Singapore authority MPA said Sunday dredger Vox Maxima had reported a sudden loss in engine and steering control before its allision with bunker vessel Marine Honour on 14 June 2024. The allision caused a rupture of one of the Marine Honour’s oil cargo tanks, and its contents of low-sulphur fuel oil were released to the sea, the Maritime and Port Authority of Singapore (MPA) said in its release.

The company Van Oord (operators of the dredger Vox Maxima), however, mentioned yesterday that its P&I insurer and flag state are also investigating the cause of this incident, and they cannot comment further whilst these investigations are ongoing. 

To remind, an allision was reported on Friday between a Netherlands-flagged dredger, Vox Maxima, and a stationary Singapore-flagged bunker vessel, Marine Honour which was alongside a container vessel berthed at the Pasir Panjang Terminal.

On Friday the authority MPA reported that some oil from the damaged cargo tank on board Marine Honour spilled into the water and that the affected cargo tank has been isolated and the spill contained.

No injuries were reported by the authorities.

The company Van Oord, which specialises in dredging, marine engineering and offshore projects, said the clean-up operations for the oil spill resulting from the collision are ongoing.

“Both vessels are currently anchored safely, are in stable condition, with some damage above the waterline. There are no personal injuries reported,” the company said in a statement.

“We are cooperating with the investigations by the authorities. As long as investigations are ongoing, we can’t provide any further substantive information in the interests of the investigations.”

“Van Oord, operators of the dredger Vox Maxima, regrets the allision under pilotage with the bunker vessel Marine Honour, while berthed at the Pasir Panjang Terminal in Singapore on June 14, 2024. We recognise the impact of the subsequent spill of oil on the people of Singapore.”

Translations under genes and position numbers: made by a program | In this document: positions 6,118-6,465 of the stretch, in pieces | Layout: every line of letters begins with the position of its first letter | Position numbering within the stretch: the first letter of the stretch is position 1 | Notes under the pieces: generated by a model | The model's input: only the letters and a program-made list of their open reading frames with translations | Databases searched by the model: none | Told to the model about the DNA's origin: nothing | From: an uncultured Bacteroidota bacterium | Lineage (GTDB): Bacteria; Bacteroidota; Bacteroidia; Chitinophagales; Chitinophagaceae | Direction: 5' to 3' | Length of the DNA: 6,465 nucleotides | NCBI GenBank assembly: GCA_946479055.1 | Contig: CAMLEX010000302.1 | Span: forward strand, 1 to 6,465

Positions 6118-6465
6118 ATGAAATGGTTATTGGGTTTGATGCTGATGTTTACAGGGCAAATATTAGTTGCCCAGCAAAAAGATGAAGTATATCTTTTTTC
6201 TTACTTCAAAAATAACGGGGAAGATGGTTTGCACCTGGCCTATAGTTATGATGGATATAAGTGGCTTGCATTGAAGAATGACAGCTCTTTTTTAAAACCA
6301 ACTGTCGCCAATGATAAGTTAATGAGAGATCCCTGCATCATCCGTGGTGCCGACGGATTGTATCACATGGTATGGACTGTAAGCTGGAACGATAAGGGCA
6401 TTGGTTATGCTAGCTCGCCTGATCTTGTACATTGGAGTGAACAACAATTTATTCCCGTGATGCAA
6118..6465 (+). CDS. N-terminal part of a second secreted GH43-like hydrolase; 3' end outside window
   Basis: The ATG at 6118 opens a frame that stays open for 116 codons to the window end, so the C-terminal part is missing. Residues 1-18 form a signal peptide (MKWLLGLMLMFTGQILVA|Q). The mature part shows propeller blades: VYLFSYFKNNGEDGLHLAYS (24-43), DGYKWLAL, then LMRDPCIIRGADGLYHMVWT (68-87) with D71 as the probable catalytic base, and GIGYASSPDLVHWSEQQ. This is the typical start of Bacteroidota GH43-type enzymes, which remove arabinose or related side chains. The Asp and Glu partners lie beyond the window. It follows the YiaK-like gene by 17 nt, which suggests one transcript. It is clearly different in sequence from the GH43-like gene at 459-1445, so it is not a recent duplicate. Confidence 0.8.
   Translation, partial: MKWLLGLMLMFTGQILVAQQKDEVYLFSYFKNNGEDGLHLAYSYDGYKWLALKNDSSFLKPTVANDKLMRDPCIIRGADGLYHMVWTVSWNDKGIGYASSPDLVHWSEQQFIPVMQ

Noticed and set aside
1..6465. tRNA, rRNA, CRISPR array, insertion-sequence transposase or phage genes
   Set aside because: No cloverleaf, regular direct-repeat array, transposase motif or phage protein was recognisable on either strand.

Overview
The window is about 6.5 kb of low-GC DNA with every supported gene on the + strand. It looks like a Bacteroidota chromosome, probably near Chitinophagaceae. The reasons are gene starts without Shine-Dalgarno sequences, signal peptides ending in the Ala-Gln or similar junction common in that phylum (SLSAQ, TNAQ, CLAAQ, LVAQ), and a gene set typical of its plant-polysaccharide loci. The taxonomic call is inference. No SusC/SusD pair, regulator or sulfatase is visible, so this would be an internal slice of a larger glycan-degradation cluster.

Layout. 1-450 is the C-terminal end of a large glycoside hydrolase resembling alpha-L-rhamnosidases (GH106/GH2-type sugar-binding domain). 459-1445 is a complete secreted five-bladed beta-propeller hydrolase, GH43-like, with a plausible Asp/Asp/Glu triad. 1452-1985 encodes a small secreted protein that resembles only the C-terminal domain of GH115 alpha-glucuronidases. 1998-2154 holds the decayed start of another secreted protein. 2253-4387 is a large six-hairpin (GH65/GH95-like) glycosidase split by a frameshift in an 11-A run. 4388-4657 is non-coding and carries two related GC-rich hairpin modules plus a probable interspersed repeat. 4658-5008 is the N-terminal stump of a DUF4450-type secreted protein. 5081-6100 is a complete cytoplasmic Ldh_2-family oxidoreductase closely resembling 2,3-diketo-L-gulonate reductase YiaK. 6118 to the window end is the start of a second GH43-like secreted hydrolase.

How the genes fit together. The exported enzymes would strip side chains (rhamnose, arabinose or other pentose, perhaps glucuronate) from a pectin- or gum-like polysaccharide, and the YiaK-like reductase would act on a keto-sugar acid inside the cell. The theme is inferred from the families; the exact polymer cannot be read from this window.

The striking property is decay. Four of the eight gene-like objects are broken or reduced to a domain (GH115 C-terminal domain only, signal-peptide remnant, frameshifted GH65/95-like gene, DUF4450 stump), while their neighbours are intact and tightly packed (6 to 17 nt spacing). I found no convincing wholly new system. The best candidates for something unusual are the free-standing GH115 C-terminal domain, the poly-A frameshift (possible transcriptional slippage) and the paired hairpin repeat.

“A dedicated Van Oord team has flown to Singapore and is on-site to assist where possible, and to support the captain and crew of the Vox Maxima. As responsible operators, we are fully insured with a leading member of The International Group of Protection and Indemnity (P&I) Clubs and will meet our responsibilities and obligations in relation to this incident,” added Van Oord.

Singapore’s Maritime and Port Authority, in a joint statement with the National Environment Agency, the National Parks Board and Sentosa Development Corp., said the master and crew members of Vox Maxima are assisting in the ongoing investigations.

Furthermore, MPA, PSA and the bunker vessel company have activated oil spill response craft to the location.

Singapore’s MPA patrol craft were immediately activated and deployed to spray dispersants on the spill. MPA’s oil spill response contractor was also activated, and they mobilised an oil skimmer to reduce the impact of the spill.

Booms were also laid around the vessels thereafter as added precaution in case of further leaks from the vessel. Due to the tidal currents, parts of the oil spillage have landed along the southern shorelines including Sentosa, Labrador Nature Reserve, Southern Islands, Marina South Pier, and East Coast Park.    

“As at 16 June 2024 at 1:30 pm, there are no signs of oil slick within Sisters’ Islands Marine Park but oil sheen was observed in the surrounding waters,” said MPA in its statement.

The National Parks Board (NParks) also deployed oil absorbent booms to protect Berlayer Creek and the Rocky Shore at Labrador Nature Reserve. While West Coast Park is not affected, oil absorbent booms have also been deployed at West Coast Park to protect the mangroves at the Marsh Garden.  

The MPA said close to 1500 metres of containment booms have been progressively deployed since last Friday, at various locations including the three beaches at Sentosa, entrance of Keppel Marina, off Labrador Nature Reserve, East Coast Park and West Coast Park. 

Another 1600 metres of booms will be laid over the next few days to prevent further spread of oil onto the shore, according to MPA.